Those of us who represent victims of medical negligence and dangerous, defective drugs and medical devices know that a significant percentage of so-called "medical research" is nothing more than fodder prepared to help health care providers and doctors win lawsuits or help manufacturer’s reps sell product. All to often, jurors gobble up the phony information, always assuming that no respectable professional would engage in such conduct and no respectable publication would print it.
It appears that Dr. Marcia Angell, MD., the first woman to serve as Editor of the New England Journal of Medicine. has the same concerns. In an editorial titled "Is Academic Medicine for Sale?," Angell said as follows:
What is wrong with the current situation? Why shouldn’t clinical researchers have close ties to industry? One obvious concern is that these ties will bias research, both the kind of work that is done and the way it is reported. Researchers might undertake studies on the basis of whether they can get industry funding, not whether the studies are scientifically important. That would mean more research on drugs and devices and less designed to gain insights into the causes and mechanisms of disease. It would also skew research toward finding trivial differences between drugs, because those differences can be exploited for marketing. Of even greater concern is the possibility that financial ties may influence the outcome of research studies.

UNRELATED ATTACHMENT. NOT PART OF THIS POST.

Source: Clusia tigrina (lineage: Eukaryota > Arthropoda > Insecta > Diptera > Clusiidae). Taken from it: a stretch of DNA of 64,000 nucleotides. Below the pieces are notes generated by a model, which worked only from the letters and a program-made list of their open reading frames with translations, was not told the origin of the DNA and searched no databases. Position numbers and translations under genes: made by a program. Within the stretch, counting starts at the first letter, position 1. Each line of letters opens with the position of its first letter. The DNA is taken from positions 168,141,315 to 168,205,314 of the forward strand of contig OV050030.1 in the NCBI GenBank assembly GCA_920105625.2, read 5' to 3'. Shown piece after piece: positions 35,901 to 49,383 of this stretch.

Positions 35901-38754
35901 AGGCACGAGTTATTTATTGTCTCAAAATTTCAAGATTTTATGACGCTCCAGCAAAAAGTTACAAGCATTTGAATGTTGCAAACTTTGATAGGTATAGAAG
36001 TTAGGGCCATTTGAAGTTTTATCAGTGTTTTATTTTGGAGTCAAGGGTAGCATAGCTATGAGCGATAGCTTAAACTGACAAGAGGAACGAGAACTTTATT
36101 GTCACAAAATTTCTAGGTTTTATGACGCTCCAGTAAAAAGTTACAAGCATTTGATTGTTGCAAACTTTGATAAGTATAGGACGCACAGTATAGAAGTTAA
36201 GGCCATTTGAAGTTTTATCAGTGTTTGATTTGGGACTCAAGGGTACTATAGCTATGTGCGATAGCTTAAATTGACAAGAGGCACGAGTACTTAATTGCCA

You can read the entire editorial here. Unfortunately, this editorial appeared a decade ago, and if anything the concerns about the validity of medical research are even greater today.
Thanks to Paul Luvera for reminding me about this article.